This is a trap I often fall into. I’m so desperate to get my fix of story, I procrastinate on whatever project I’m working on. Sometimes I even the excuse that whatever story I’m consuming will somehow help with whatever project I’m writing (how a Godzilla movie relates to Children of the Wells, I don’t know. 😛 ). In reality, though, it’s just me making an excuse to not to the hard work of writing. This is why I’ve had to train myself to use my “story fixes” as rewards for accomplishing writing goals. Then I can use those stories as inspiration.

It’s not always easy, trust me. After a long day at my day job (a part-time job that’s been giving me full-time hours lately, making time management even harder), I don’t always want to write. I’ll just want to relax with a good book or a new video game. But as Jack London famously said,

“You can’t wait for inspiration. You have to go after it with a club.”

Are you a “story junkie”? Does it distract you from your work? How do you deal with it?

It’ll Be Fantasticon!

By Nathan On July 5th, 2016 | 106 views

I’ve added another signing to my itinerary, True Believers. In fact, I just bought the table a few minutes ago as I write this. For the first time, I will be attending a local convention as a vendor. In this case, it’s Fantasticon 2016 in Fort Wayne, Indiana, at the Grand Wayne Center October 29-30.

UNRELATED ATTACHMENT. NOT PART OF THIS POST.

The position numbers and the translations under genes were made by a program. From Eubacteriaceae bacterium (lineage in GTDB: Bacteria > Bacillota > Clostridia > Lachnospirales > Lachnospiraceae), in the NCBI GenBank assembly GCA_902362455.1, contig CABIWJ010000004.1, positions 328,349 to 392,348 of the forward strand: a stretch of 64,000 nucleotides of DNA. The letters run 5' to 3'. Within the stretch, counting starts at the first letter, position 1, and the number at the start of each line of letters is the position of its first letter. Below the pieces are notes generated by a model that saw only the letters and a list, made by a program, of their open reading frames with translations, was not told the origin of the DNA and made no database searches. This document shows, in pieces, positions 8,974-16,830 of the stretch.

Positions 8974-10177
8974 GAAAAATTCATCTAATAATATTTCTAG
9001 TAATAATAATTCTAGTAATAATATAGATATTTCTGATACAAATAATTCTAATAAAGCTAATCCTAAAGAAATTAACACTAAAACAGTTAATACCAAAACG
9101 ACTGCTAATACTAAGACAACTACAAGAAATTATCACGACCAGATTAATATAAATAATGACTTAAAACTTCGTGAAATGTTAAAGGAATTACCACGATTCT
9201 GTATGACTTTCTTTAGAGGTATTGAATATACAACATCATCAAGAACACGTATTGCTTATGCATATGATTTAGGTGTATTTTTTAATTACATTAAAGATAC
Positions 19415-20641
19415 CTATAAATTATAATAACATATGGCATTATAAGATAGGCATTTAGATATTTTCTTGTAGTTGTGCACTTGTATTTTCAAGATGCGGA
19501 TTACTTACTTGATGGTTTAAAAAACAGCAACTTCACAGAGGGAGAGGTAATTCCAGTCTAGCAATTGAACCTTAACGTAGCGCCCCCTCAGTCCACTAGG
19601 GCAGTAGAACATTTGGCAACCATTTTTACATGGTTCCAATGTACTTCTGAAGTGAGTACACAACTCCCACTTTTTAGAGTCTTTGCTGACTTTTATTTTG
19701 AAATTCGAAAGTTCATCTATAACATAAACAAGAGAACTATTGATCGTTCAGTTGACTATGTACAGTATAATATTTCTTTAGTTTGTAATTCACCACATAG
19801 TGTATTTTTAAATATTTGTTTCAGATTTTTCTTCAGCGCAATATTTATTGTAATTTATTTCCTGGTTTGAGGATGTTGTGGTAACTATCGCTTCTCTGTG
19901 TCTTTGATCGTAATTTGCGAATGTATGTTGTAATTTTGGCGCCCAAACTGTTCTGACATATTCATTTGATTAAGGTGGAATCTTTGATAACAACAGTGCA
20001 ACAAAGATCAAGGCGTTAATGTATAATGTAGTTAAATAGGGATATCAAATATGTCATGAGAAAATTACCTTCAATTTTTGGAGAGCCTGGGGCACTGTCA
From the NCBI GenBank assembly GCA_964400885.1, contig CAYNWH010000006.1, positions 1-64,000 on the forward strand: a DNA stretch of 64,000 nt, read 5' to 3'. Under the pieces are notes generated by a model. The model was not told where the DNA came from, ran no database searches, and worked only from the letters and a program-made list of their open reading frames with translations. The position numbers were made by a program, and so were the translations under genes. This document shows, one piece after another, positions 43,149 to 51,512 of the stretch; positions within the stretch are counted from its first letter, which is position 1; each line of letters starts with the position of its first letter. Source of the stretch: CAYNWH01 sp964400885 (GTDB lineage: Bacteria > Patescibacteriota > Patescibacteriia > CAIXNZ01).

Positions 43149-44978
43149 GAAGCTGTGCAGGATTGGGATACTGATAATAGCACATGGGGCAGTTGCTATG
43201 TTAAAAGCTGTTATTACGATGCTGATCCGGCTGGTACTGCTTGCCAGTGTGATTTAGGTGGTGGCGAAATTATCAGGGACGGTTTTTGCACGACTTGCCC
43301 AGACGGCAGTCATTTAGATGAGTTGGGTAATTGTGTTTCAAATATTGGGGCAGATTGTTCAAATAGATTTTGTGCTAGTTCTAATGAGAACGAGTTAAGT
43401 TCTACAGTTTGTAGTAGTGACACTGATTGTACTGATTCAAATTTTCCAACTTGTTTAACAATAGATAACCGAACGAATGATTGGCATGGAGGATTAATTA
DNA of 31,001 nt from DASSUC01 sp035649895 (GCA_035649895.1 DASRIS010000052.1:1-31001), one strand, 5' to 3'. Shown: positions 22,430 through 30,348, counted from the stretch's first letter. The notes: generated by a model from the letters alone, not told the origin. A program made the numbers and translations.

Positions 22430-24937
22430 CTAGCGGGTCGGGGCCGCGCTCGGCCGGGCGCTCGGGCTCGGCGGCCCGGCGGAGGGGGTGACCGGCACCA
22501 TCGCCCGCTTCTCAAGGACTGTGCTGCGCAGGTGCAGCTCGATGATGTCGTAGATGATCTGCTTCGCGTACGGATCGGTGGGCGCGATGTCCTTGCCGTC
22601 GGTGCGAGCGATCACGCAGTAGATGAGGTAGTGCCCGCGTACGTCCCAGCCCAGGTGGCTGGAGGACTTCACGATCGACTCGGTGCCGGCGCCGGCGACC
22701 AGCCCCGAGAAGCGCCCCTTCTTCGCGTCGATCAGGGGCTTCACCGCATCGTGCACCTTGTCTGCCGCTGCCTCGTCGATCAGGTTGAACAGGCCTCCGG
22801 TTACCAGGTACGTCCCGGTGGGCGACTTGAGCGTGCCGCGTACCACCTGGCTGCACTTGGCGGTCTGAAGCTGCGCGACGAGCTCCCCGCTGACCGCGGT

I won’t be the only noteworthy person there, though. My friend and fellow Children of the Wells creator Nick Hayden will be joining me at the same table. We’ll be selling and signing our individual books and, obviously, some CotW collections. However, my brother Jarod, who has done some great illustrations for my short stories and YouTube show, will be at the table next door selling his artwork. The icing on the cake is if Brian Scherschel and I can get our Godzilla podcast going by then, he may also join us for part of the con to promote that.

This sounds like a recipe for awesome!

According to its website,

Fantasticon is a mid-size show created for true comic book and pop culture collectors and fans. The fans that come to our shows are true collectors that are looking for those rare items for their personal collections. Most leave very satisfied as we pride ourselves on having great dealers and artists at our shows. If you collect it, you will find it at a Fantasticon Show.

Fantasticon is proud to have a presence in multiple cities throughout the mid-west. Currently we are in four different cities in Michigan and Ohio, and expect to expand into Indiana in the near future. We also, are very proud of the fact that our admission price is the lowest of any other comparable shows. And the cost for being an exhibitor or artist at the Fantasticon is far less than any comparable comic cons out there.

In other words, this is a smaller traveling convention. If you’ve never been to a con before, this would be a great one to start with. It’s smaller and more manageable. Don’t be crazy like me and start with something huge like Gen-Con (although I did attend a tiny Star Trek convention in high school in Warsaw, Indiana).